Several committee members said Juul’s initiatives appeared similar to past efforts by the tobacco industry to reach young people under the guise of smoking prevention programs. Gould said Juul, which is 35 percent owned by Marlboro maker Altria Group IncU.S. lawmakers grill e-cigarette maker Juul over efforts targeted at schoolchildren | Physician’s Weekly
, halted its program last year once it became aware of the tobacco industry’s past moves.
While the rest of the country was distracted by more high-profile goings on in the US capital, House lawmakers were busy raking Juul over the virtual coals.
At issue were the company’s involvement in anti-smoking efforts aimed at school children. While the company argues its efforts were to prevent underage use of its products, lawmakers on the oversight subcommittee found monsters.
The lawmakers release a cache of internal company emails. The emails detailed the company’s community outreach efforts and donations to community programs.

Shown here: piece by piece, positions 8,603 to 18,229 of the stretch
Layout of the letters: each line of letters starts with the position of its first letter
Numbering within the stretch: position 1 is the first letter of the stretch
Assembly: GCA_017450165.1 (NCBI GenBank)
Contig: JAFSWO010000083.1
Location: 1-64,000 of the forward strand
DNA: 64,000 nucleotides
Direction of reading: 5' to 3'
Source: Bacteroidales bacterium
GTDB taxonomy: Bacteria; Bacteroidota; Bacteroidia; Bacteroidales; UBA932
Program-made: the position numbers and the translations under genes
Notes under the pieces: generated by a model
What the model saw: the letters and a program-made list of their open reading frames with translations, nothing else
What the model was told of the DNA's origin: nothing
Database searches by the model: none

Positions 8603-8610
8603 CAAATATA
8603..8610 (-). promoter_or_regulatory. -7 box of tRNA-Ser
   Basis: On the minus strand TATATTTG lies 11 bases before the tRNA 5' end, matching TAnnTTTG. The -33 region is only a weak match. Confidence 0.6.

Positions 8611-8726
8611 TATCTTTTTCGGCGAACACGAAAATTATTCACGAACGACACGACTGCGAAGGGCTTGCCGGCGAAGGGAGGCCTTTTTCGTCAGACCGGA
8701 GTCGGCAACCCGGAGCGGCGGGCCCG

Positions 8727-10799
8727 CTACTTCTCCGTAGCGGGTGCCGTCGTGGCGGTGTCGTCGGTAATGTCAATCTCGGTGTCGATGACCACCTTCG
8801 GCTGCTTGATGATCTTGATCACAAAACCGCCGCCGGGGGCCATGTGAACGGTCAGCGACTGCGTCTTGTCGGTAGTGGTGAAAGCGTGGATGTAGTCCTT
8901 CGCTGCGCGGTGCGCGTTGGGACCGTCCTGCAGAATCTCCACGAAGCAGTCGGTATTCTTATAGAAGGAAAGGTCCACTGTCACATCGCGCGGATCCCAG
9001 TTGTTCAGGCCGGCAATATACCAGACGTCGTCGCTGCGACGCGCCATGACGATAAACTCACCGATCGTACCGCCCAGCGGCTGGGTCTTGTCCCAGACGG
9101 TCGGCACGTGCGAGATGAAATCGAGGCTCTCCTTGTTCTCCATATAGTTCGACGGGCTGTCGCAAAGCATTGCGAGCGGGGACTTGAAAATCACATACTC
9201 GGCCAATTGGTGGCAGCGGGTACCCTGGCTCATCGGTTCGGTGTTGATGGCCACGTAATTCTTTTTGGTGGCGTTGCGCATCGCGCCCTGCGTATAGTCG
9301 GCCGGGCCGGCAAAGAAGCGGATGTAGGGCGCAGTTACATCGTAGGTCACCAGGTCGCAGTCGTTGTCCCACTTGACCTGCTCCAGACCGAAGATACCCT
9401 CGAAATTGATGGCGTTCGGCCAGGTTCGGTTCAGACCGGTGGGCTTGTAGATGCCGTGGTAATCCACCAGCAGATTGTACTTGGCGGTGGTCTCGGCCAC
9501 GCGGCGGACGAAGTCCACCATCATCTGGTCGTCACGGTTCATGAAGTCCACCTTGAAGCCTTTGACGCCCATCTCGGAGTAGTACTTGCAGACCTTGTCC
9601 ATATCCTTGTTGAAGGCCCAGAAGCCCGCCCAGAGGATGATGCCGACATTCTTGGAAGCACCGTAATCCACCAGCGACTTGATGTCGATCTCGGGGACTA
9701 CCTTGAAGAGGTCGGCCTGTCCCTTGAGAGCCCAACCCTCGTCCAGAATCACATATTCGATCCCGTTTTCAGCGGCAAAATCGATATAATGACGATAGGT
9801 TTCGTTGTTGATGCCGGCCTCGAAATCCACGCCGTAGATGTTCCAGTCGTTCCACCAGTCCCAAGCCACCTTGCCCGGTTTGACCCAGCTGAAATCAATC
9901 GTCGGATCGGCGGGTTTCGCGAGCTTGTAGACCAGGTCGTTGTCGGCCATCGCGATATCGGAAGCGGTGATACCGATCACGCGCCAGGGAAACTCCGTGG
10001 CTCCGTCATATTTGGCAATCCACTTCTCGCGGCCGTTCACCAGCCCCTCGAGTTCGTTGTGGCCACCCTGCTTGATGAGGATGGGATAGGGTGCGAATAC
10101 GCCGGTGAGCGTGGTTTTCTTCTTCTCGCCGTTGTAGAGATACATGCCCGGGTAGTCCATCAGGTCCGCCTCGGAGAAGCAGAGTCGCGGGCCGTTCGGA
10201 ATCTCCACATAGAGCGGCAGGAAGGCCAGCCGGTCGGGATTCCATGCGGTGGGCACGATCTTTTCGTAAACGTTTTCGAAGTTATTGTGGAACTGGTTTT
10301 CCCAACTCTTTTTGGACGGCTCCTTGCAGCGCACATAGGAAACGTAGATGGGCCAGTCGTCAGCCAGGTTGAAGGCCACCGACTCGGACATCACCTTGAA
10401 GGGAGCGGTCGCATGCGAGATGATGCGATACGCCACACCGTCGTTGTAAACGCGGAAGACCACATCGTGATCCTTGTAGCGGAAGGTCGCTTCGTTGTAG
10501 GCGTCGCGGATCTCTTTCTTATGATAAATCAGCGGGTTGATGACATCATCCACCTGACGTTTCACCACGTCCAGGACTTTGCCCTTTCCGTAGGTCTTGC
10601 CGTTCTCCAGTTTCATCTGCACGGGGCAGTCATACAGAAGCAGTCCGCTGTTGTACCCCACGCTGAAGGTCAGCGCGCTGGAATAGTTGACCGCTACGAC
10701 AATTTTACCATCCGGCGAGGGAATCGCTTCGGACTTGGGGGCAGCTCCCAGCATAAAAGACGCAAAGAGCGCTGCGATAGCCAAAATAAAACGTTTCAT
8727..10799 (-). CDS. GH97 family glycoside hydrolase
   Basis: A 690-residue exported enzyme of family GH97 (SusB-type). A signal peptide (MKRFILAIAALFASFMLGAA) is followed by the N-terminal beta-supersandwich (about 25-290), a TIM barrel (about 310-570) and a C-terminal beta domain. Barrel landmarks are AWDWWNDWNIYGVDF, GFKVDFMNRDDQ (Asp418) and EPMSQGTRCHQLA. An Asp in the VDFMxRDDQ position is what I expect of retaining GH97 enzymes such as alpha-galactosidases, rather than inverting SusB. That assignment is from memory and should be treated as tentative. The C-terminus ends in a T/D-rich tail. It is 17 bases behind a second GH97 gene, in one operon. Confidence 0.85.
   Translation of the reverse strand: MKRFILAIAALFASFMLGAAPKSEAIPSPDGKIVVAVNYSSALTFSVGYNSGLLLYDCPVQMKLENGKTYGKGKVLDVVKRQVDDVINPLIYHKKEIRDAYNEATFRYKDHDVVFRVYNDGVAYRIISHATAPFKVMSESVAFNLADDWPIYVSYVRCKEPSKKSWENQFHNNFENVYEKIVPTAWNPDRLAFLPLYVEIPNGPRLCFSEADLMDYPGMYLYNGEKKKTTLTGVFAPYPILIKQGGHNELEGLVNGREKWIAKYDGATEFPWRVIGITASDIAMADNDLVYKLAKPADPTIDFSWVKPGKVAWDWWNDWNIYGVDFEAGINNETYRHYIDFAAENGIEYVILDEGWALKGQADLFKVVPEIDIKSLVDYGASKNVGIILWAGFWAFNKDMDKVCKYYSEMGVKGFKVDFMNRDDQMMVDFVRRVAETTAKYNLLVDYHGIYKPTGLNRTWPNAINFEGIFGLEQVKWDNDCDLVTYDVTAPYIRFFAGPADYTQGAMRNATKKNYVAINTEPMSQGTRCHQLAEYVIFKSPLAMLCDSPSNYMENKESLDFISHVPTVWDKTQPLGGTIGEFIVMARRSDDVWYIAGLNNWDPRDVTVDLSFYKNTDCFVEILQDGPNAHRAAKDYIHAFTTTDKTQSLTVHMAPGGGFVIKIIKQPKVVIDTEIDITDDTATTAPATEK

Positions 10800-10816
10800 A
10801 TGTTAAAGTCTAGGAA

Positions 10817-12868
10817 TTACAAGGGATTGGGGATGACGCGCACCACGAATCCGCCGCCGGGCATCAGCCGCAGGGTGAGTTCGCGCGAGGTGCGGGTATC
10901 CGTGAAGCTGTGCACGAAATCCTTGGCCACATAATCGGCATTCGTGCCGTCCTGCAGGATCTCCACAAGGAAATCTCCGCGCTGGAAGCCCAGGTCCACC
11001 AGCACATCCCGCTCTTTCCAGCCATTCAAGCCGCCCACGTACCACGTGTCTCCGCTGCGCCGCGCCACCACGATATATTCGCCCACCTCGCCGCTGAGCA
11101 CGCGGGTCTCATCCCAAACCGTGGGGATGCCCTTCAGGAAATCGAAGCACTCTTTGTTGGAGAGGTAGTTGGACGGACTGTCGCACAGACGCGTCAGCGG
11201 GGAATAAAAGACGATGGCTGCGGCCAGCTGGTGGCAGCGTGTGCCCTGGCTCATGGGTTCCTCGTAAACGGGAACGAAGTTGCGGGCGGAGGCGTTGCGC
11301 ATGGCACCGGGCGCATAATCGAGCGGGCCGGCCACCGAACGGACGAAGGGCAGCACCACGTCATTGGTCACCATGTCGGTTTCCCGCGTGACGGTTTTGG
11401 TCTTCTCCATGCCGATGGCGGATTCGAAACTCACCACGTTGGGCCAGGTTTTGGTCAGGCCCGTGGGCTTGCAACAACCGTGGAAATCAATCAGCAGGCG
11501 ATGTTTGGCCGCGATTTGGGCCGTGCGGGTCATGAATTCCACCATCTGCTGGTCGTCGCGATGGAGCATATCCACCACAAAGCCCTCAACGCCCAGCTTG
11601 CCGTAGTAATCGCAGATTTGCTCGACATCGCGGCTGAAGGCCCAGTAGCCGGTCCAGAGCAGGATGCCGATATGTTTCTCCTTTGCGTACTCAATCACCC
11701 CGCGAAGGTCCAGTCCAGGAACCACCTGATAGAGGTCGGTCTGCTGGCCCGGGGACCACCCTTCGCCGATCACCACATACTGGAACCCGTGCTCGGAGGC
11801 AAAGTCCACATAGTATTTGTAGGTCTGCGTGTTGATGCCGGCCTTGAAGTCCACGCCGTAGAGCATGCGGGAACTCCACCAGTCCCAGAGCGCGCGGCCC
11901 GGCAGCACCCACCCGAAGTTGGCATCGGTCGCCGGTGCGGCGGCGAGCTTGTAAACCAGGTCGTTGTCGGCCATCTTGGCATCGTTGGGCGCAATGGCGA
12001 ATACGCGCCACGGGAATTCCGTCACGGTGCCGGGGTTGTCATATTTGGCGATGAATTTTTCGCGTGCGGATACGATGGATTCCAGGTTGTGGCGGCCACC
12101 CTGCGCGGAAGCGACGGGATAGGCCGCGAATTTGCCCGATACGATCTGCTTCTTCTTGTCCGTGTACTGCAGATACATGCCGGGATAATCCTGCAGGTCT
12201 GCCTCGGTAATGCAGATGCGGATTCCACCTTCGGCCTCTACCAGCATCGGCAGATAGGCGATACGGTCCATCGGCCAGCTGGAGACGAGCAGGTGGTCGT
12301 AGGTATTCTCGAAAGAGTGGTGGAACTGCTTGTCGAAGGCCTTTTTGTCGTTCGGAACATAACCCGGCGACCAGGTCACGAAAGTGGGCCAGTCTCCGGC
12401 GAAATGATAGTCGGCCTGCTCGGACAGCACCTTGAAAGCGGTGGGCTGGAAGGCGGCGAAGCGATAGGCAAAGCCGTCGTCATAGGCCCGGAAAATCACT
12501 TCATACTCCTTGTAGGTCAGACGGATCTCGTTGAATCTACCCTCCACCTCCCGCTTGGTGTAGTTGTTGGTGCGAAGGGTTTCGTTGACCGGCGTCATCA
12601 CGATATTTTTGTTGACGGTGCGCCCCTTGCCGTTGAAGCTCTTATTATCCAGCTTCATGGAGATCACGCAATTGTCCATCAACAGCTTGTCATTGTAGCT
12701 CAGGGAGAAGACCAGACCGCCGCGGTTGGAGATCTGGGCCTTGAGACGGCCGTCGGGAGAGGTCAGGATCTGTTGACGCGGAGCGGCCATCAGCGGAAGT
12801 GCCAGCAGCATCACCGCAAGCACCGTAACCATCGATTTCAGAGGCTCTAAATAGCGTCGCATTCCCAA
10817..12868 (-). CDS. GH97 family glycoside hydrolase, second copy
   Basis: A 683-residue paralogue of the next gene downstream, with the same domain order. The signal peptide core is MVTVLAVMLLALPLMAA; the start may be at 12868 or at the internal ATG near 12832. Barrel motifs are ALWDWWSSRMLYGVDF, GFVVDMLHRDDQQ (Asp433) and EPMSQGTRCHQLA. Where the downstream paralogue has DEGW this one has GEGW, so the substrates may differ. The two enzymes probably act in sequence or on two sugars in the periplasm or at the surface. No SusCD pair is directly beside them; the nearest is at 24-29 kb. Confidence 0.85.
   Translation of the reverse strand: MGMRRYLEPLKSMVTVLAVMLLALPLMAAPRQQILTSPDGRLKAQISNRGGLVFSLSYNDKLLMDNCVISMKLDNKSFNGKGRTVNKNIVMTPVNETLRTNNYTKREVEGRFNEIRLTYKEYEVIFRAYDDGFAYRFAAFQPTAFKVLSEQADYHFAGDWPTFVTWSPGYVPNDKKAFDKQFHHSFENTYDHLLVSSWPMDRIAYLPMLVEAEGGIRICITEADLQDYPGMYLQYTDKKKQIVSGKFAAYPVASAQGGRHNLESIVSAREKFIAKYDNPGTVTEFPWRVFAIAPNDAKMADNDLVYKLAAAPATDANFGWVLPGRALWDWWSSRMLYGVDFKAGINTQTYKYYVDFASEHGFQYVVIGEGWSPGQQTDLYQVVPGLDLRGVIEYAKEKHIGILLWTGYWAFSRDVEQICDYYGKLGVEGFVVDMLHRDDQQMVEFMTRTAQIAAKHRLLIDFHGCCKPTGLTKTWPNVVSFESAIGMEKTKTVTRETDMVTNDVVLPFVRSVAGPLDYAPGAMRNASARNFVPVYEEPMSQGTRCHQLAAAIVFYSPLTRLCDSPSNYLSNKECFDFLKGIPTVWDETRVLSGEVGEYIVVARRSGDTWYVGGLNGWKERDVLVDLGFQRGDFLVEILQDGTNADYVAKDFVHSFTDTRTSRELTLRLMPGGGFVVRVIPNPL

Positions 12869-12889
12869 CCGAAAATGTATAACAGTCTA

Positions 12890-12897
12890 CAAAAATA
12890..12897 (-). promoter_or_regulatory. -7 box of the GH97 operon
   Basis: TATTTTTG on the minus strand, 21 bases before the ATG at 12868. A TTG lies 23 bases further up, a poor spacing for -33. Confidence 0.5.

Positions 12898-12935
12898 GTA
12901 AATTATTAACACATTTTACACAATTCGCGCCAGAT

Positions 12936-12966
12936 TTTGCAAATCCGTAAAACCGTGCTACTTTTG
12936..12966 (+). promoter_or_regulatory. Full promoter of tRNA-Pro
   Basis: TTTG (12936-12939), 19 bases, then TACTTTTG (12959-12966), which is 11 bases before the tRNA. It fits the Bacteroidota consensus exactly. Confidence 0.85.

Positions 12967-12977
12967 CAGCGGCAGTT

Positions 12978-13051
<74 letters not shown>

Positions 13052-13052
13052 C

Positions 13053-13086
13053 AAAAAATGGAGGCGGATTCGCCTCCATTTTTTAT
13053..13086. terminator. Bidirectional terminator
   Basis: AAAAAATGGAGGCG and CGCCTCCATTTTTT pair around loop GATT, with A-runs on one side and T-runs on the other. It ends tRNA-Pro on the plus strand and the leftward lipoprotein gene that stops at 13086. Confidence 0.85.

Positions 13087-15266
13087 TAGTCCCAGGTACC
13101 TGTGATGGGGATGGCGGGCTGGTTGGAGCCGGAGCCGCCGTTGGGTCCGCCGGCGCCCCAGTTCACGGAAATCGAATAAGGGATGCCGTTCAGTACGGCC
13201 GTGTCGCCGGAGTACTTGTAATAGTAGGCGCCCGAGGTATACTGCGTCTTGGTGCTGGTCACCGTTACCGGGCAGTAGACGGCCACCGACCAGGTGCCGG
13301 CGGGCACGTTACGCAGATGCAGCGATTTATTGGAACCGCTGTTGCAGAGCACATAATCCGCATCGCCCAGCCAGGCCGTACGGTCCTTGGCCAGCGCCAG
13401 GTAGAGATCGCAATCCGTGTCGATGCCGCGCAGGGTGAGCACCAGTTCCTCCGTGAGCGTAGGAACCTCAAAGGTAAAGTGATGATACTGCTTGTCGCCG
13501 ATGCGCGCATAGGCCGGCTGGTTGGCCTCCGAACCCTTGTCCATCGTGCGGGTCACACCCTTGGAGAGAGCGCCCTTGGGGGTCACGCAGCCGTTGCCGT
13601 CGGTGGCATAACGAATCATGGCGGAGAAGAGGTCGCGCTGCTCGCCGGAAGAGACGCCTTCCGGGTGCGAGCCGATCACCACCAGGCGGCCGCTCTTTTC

During a great deal of grandstanding that always accompanies these sort of witch hunts, the congresspeople drew stark comparisons between Big Tobacco tactics of years past and Juul’s attempt to focus its market on millennial smokers.
The Thursday hearing was actually the second hearing on Juul and its role as movie bad guy to childhood innocence. On Wendsday a couple of high school kids testified that Juul sent representatives to their school to encourage them to not vape while also saying vaping is safe.
Ok, that one is kind of a misstep. While it’s true vaping is much safer than smoking, vaping companies are prohibited from actually truthfully saying that by law. And, honestly the optics aren’t great. Perhaps Juul isn’t helping themselves with some of their past missteps.
And if Juul makes itself look bad, as the leading vapor company it also makes the rest of the industry look bad.